A personnel report possibly about an investigation over alleged harassment claims made by a city employee involving a city council member will be discussed soon by city council in a special closed session.

The time of the meeting had not been confirmed as of Tuesday afternoon. It was tentatively scheduled for April 22, but the city clerk was still trying to get confirmation from two councilmen late Tuesday.

Ron Lawrence, Goldsboro city attorney, asked city council Monday, during the board’s work session, to conduct a closed session at the end of the meeting to discuss the 78-page report.

But Mayor Chuck Allen said the board had not seen the report and thought they needed more time. Allen could not be reached Tuesday.

The city of Goldsboro hired an attorney last October at a flat fee of $1,500 and $280 per hour to investigate interactions between Shycole Simpson-Carter, Goldsboro community relations director, and Goldsboro City Councilman Antonio Williams. The report is now ready for review.

The incident stems from a Sept. 27 incident during a Goldsboro-Wayne Transportation Authority Board meeting when Simpson-Carter said Williams verbally attacked her and made her fear for her safety, according to a Jan. 13 article in the News-Argus.

Last November, Simpson-Carter tried to get a restraining order against Williams but was denied because Chief District Court Judge Elizabeth Heath ruled Simpson-Carter’s telling of events did not meet the requirements of the type of restraining order she was seeking.

At that time, Williams denied any wrongdoing.

Lawrence said Tuesday the meeting was being held in closed session because it was a personnel matter. He would not say if it involved an elected official or who the meeting was about.

Simpson-Carter said she thought the report or some form of it should be made public.

“Due to the nature of this, involving special circumstances that also involve an elected official, I believe it should not be kept from the public,” she said. “That would be a stain and would impede our institutional democracy in the city of Goldsboro.”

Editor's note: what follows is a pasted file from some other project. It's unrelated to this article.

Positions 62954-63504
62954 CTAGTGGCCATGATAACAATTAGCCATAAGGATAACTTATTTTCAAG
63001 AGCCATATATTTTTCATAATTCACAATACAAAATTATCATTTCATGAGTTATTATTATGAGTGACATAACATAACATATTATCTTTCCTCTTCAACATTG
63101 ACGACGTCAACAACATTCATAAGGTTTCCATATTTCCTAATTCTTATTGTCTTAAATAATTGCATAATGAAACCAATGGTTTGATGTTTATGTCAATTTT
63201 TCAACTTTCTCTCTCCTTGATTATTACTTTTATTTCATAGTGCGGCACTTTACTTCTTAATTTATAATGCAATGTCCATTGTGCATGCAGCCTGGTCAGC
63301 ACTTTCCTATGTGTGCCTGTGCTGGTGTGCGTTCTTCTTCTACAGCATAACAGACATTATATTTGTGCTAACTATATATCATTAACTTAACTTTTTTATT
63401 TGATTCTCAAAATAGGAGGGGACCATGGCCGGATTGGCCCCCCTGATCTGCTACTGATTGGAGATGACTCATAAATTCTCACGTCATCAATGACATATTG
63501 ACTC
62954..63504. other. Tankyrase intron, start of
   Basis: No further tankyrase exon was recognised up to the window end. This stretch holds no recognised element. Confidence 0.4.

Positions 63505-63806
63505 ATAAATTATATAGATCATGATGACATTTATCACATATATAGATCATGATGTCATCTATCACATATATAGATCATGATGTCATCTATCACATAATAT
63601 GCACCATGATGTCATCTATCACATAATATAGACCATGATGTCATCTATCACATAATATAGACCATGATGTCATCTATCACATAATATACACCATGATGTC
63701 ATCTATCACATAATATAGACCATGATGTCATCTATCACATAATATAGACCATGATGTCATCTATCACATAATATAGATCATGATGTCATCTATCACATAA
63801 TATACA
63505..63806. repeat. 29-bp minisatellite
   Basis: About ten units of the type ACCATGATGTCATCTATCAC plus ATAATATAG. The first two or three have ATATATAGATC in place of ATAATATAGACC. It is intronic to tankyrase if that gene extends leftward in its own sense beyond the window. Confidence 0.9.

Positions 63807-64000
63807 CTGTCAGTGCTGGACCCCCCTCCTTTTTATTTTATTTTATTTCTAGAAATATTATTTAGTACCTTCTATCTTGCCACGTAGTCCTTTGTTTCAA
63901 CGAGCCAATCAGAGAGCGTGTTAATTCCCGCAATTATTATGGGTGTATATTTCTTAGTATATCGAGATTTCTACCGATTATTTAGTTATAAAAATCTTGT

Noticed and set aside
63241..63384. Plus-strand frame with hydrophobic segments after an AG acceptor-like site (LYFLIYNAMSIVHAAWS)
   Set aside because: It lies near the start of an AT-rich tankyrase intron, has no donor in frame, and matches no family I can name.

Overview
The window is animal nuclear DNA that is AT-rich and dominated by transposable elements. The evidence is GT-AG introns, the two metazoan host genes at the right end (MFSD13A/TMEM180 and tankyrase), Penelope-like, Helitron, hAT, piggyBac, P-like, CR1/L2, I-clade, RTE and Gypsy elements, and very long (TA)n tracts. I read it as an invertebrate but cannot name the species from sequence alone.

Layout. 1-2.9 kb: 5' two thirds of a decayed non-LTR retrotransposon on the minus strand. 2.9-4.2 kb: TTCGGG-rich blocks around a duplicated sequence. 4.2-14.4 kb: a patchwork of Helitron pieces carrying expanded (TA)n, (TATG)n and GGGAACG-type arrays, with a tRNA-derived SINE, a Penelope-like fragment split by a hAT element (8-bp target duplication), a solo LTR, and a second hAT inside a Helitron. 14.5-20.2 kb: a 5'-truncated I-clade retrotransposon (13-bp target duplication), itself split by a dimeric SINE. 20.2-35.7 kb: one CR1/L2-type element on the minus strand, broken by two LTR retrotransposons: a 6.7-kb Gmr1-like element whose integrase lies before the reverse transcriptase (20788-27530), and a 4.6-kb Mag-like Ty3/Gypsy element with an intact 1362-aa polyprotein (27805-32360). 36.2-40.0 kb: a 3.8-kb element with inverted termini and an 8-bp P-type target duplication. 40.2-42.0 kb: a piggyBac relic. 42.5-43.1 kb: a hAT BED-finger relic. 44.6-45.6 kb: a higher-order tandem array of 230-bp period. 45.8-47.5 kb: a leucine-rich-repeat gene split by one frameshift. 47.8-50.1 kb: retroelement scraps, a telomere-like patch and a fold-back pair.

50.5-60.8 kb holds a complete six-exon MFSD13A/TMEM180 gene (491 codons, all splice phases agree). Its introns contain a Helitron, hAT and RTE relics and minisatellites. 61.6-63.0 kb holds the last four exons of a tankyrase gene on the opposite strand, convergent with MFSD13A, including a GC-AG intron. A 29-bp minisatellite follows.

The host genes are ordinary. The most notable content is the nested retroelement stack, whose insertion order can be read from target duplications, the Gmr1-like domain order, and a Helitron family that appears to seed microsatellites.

Simpson-Carter said she would be satisfied if the report was nothing more than a summery that is redacted and doesn’t provide names, references, sources or individuals that provided information.

“I believe it should be put out in the public domain because they have provided a public domain for Councilman Williams to falsely make claims. I think it is of the best interest of the city of Goldsboro, the city employees, and the citizens for there to be full transparency, restoring trust.”

Simpson-Carter said she has not been told if she will be allowed to attend the special called closed session.

“It is a personnel matter,” she said. “Because it is not a criminal matter, I’m able to review the report or have a designee review it. I hope the city leadership allows me the same opportunity as Mr. Williams was allowed.”

Simpson-Carter said she was not asking that the report be released just for her.

“It’s not going to benefit me,” she said. “That’s why I have a legal team. But the city should release the report in the best interest to the citizens and to take a stand for true integrity.”

Williams could not be reached for comment.